Here’s an awful story, but one that we can all learn from…
A colleague of mine sold a condo to a buyer-client of his for investment. The client lived with his fiance in a condo that their parents owned.
This new purchase was to be their eventual home together, but for now, they would put a tenant in the unit and continue to live in mom-and-dad’s place.
My colleague put the unit on MLS and another agent, a reputable one, who works in the area, brought an offer to lease.
The tenant was qualified, on paper, and had references, pay stubs, and an employment letter.
The lease was signed, and the keys were handed over.
The first weekend thereafter, the owners of the condo were notified by the concierge that there was a raging party in the unit on Friday night. On Saturday night, another party was held, and the police were called.
The new condo owners did some research and eventually found their condo advertised online as a “smash pad” where people can rent the space for the night, have a party, smash the shit out of the condo, and simply walk away. I suppose this is a business model, but I digress.
The “tenants” continued to do this every weekend, and the new buyers took this to the Landlord & Tenant Board, which, as it always does, took months.
Guess what happened?
The tenants were paying rent on time. Case closed.
For all the talk in the media about evil landlords, unfair evictions, and the dangers of allowing leniency to property owners to do bad things to renters, there’s very seldom talk of what really goes on out there and just how impossible it is to get problem tenants out of units.
My wife is a social worker, and years ago she had to attend an eviction hearing at the LTB. A police officer testified about rampant drug use and constant sales of drugs out of the unit, and having been constantly called by neighbours. That eviction was denied, and the landlord was told to “try a little harder to understand the tenant, and perhaps some common ground can be found.”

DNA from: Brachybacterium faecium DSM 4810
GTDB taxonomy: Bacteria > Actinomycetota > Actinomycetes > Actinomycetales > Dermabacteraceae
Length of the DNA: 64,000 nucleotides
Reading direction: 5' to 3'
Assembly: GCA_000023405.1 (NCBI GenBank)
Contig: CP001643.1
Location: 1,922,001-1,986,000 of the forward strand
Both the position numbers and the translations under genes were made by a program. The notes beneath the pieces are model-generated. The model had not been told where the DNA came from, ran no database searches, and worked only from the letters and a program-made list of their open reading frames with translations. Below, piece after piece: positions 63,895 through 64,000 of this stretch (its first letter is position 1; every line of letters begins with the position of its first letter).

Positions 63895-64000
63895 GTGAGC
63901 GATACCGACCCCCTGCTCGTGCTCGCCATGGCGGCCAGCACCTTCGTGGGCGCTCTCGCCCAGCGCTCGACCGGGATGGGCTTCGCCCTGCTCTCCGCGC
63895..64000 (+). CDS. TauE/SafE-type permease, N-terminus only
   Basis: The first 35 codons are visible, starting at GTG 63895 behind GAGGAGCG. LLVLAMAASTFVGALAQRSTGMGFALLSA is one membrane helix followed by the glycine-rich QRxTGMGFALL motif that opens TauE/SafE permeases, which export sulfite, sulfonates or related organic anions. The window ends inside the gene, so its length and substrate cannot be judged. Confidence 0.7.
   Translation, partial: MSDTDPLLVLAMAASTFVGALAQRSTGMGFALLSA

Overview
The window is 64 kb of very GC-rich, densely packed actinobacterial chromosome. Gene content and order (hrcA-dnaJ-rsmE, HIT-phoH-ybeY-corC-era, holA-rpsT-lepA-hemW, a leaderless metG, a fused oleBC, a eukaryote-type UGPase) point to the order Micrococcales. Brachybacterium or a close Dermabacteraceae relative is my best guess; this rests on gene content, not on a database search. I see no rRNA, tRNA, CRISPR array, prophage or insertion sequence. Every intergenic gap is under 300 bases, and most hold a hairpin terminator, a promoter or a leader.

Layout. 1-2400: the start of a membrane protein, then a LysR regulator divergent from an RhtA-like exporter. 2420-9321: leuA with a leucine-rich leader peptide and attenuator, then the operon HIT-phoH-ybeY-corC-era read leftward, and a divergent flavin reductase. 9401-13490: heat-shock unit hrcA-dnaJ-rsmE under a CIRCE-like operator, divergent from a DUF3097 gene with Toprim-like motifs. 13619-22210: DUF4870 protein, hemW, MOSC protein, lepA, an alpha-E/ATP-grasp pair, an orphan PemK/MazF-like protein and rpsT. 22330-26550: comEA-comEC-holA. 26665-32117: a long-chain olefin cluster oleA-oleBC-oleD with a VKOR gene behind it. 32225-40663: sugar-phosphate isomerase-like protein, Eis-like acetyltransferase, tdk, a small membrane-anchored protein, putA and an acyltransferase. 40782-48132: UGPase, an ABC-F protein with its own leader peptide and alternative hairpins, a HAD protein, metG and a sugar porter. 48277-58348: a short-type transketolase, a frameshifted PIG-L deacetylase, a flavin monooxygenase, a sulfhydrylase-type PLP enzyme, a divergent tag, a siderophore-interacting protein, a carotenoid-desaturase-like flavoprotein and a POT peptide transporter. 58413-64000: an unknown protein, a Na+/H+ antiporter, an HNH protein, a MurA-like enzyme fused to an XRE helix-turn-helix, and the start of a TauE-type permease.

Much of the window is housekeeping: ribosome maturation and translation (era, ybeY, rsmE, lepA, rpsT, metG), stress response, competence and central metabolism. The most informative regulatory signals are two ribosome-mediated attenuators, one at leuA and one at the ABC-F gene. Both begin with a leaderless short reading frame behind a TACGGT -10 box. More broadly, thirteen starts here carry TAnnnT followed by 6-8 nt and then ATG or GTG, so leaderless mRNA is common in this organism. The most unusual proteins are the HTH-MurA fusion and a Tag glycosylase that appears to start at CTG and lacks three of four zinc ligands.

This story frustrated the hell out of me.
And yes, my political views are slightly right of centre, and I’m privileged, but I’m also fearful of society’s never-ending race to the bottom, and constant lowering of the bar.
The Ontario Liberal government enacted legislation back in 2017 that prevented landlords from evicting tenants under false pretenses, which is a good thing. Back then, you could tell the tenants, “I’m moving into the unit, so you’re being evicted,” then put the unit up for sale, and suffer zero consequences. I know this first-hand, because I’ve seen clients do it. Today, there are real penalties for doing so, and the 2017 legislation spells out that “you or a family member must occupy the unit for twelve months.” These changes were made to protect tenants, and the changes were needed.
But the 2017 legislation also made it damn near impossible to evict a tenant for any reason. And landlords know it.
One of my clients owns a multi-plex, and she has an awful tenant on the top floor. The tenant has been torturing the other tenants in the property for months and months on end, and there’s photo and video evidence of such. He sits in the yard at 3am putting music on, full blast. He bangs pots and pans on the floor for hours in the middle of the night. He does things to try to make the tenants lives miserable, and we believe, to make them want to leave, so he can live in the building alone.
The tenant won’t answer emails or phone calls and won’t answer his door. He refuses to communicate with the landlords, or allow access to the property, even when work need to be done on his unit, or access needs to be given through his unit (ie. to fix the roof, the A/C, etc.)
This tenant is either an asshole, or has real mental health issues, we don’t know. But if it is the latter, is it the landlord’s responsibility to take care of him, and lose her investment in the process?
Armed with a dozen videos of the tenant acting in this manner, and sworn statements from the three other tenants in the property, do you think the Landlord & Tenant Board will allow an eviction?
I don’t. Sorry. Been there, done that.
Tenant advocates (and I know some are reading this right now) will make arguments, ranging from, “You must be mistaken as to his actual behaviour,” to “The landlord should investigate what his issues are,” right down to the one I fear the most: “If he does have mental health issues, evicting him will only make it worse.”
But if one person is causing problems for three other tenants, not to mention the landlords, and his behaviour is not acceptable, then isn’t removing him the solution?